Promote accountability in your organization

N°195b – Synopsis (8p.) – Accountability
Promote accountability in your organization
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How can leaders get their teams to share responsibility for ensuring collective success?

“We are the ones we’ve been waiting for”, stated Barack Obama during the 2008 U.S. presidential campaign. This now-famous quote expressed a powerful sense of accountability, in which we are responsible for our own destiny. The implied attitude is the diametrical opposite of passivity and the temptation to see ourselves as mere spectators or even victims of what happens to us.

How many leaders dream of being surrounded by people who feel jointly responsible for the fate of the company? At every level of the organization, some employees do indeed act according to this mindset. Take the factory manager who manages his profit center as if it were his own company, while adhering to the vision and values of the larger organization to which he belongs. Or the account manager who takes it upon herself to help out a customer in difficulty, above and beyond the call of duty, because she considers that ensuring customer satisfaction is a natural part of her job.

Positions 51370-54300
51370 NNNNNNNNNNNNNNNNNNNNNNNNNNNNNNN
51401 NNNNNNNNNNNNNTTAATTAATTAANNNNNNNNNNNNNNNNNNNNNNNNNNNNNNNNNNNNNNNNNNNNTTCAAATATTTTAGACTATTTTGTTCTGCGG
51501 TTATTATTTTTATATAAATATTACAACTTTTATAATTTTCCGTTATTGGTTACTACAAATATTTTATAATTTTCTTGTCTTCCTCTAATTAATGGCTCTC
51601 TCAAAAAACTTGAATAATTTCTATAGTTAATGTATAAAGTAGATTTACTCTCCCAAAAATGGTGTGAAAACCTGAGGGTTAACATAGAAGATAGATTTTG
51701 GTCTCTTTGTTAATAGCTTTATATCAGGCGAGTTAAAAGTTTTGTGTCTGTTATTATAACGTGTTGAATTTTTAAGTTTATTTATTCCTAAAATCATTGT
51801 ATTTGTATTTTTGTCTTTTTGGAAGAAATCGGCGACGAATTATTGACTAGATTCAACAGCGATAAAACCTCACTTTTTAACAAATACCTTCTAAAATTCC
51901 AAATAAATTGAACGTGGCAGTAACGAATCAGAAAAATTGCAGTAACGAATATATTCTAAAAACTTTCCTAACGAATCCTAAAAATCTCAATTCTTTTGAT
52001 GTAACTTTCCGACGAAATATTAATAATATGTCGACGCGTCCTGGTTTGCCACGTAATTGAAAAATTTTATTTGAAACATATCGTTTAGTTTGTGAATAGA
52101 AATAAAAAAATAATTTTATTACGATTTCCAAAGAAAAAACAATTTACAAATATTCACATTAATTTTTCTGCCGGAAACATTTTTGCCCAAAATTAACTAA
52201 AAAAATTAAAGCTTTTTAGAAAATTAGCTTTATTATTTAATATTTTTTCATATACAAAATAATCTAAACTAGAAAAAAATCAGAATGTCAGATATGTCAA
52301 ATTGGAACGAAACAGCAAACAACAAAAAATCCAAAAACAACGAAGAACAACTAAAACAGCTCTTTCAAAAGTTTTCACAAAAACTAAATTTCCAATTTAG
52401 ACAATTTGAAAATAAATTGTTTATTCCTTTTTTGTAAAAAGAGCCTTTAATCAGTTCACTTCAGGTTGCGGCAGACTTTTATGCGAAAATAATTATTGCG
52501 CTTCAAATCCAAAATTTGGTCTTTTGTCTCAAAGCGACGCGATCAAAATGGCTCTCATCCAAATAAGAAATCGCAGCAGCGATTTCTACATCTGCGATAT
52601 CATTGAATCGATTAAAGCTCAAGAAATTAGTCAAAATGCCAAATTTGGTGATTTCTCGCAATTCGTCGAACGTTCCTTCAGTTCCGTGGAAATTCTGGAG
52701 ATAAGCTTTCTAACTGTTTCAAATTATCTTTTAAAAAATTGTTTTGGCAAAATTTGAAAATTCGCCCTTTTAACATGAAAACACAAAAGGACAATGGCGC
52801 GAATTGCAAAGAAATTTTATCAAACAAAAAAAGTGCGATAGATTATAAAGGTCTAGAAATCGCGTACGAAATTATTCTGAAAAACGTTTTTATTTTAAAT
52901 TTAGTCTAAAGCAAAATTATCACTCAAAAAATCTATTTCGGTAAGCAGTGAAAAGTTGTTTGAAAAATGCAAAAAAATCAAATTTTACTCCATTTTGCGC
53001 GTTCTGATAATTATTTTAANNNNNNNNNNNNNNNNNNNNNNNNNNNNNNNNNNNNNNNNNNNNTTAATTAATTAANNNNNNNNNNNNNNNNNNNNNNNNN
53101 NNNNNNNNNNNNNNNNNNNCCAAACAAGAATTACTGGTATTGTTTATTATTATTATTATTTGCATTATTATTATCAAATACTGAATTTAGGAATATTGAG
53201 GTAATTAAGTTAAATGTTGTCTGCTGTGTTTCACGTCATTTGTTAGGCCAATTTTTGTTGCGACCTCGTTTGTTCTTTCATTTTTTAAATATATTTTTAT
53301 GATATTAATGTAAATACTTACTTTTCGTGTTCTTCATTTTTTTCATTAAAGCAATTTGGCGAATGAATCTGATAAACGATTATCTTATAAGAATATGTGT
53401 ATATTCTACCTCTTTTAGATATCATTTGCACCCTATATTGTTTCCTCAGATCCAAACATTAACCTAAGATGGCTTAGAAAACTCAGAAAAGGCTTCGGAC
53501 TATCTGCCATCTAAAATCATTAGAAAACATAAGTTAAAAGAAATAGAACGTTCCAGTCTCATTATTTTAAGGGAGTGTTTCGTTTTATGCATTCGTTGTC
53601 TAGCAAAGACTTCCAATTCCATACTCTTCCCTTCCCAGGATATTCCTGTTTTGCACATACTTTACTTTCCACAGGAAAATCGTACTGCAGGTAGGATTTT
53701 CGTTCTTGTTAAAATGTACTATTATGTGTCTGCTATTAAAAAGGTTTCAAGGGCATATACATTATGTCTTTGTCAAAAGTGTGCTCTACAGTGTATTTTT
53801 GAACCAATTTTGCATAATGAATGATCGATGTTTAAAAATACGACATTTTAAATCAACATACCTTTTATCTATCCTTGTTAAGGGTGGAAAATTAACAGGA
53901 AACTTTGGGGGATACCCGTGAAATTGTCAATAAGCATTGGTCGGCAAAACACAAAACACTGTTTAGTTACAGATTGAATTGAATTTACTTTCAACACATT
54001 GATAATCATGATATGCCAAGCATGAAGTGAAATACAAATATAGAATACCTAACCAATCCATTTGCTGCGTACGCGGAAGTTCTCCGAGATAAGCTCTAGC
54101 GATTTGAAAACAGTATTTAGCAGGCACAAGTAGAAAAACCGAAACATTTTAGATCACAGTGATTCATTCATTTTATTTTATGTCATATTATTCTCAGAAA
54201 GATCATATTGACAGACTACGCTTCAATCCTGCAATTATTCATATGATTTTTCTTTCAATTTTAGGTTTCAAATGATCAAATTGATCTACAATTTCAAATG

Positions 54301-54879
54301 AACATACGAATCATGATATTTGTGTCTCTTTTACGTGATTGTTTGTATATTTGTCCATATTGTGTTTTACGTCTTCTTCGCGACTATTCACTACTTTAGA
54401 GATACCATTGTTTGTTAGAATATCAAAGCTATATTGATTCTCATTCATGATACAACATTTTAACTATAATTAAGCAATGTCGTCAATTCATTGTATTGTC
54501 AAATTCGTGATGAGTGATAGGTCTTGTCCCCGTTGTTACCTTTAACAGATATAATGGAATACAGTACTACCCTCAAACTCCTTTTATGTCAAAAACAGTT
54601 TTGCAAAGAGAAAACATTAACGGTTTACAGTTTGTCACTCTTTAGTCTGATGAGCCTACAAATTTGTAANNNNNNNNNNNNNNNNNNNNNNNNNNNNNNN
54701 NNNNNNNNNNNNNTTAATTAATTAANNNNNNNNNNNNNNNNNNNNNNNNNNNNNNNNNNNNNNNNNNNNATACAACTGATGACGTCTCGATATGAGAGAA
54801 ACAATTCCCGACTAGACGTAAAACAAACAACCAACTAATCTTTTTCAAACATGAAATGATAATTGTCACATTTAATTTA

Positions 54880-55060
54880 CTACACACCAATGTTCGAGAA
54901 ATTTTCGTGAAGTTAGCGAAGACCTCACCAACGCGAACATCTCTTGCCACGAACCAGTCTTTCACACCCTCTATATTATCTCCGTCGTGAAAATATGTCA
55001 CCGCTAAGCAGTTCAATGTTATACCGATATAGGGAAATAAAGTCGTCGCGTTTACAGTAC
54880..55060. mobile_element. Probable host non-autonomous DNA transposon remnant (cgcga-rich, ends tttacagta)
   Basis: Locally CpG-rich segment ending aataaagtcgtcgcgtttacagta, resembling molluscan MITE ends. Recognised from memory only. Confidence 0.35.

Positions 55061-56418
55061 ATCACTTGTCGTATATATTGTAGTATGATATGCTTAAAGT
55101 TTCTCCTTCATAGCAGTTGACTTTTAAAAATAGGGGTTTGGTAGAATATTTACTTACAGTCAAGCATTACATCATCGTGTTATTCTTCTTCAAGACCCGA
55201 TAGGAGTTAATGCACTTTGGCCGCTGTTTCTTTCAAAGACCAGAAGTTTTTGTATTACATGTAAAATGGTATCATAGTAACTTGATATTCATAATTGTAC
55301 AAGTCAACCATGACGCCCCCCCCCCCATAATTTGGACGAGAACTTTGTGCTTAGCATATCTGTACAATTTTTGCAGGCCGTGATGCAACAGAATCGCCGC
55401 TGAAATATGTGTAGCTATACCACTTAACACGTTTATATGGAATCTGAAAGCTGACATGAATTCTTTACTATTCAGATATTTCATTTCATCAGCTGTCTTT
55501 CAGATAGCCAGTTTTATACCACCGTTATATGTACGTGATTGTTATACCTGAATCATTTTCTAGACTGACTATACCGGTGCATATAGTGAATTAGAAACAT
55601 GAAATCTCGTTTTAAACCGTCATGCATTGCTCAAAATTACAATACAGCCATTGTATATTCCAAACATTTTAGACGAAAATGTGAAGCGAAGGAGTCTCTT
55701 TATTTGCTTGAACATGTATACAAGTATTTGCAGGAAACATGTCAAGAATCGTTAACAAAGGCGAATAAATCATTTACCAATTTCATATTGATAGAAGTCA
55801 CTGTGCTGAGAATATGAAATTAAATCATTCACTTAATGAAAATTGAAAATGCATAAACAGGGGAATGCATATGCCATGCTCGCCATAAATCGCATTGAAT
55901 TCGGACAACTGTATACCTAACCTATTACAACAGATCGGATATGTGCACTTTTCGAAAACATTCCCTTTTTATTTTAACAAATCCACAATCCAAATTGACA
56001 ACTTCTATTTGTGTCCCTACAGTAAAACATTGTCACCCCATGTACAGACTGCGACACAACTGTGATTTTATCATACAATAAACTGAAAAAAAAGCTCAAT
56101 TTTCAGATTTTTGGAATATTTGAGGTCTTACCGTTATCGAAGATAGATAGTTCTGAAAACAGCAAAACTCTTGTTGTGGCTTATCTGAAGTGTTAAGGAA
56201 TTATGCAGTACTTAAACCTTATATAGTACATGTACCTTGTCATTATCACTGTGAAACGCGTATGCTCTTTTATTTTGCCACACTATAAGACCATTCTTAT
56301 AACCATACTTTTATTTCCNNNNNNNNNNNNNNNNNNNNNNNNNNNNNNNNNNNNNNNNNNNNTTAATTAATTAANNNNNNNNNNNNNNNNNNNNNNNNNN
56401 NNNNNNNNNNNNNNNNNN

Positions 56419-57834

And yet, very often, only a small number of employees show a true sense of responsibility. When they run into problems, most people look for excuses to avoid having to challenge their usual practices, saying that the problems are caused by external factors completely out of their control. And paradoxically, many executives take this attitude as a matter of fact, considering that there is nothing they can do about it. Thus, a handful of people end up bearing the brunt of responsibility for the business and must drag everyone else along with them.

This is a big mistake, underline the authors, whose publications are analyzed here. Leaders and managers can do something to make people feel more accountable. What is more, it’s not a question of increasing the burden employees are expected to bear, because although some employees may be more comfortable being passive in the short term, this attitude ultimately becomes stressful and not very rewarding. Managers must therefore take it upon themselves to develop their team’s sense of responsibility, something many people actually crave deep down.

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